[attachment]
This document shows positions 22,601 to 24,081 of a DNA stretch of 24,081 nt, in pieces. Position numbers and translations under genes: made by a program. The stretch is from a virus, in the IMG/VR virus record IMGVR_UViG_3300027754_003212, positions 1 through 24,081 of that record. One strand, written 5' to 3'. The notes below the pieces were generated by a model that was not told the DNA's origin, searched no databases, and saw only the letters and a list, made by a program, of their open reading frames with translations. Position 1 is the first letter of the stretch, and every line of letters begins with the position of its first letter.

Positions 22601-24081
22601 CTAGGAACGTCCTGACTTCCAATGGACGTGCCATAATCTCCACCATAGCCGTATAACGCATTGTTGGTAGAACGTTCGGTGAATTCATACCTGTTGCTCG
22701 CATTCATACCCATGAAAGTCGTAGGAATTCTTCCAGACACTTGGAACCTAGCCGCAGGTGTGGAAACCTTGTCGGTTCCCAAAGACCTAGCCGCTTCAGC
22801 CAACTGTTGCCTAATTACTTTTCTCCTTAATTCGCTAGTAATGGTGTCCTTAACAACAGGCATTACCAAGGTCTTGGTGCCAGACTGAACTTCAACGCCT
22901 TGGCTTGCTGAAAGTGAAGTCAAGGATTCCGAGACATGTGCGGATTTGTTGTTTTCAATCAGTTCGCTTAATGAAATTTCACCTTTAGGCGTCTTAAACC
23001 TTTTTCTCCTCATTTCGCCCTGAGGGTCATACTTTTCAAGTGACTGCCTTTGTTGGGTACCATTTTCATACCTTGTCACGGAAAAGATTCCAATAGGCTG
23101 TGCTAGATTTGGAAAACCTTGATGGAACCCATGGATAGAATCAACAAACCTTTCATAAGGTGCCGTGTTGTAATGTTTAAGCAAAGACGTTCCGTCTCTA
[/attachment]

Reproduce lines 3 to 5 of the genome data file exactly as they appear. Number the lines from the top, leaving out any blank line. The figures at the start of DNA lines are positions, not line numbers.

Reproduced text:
22601 CTAGGAACGTCCTGACTTCCAATGGACGTGCCATAATCTCCACCATAGCCGTATAACGCATTGTTGGTAGAACGTTCGGTGAATTCATACCTGTTGCTCG
22701 CATTCATACCCATGAAAGTCGTAGGAATTCTTCCAGACACTTGGAACCTAGCCGCAGGTGTGGAAACCTTGTCGGTTCCCAAAGACCTAGCCGCTTCAGC
22801 CAACTGTTGCCTAATTACTTTTCTCCTTAATTCGCTAGTAATGGTGTCCTTAACAACAGGCATTACCAAGGTCTTGGTGCCAGACTGAACTTCAACGCCT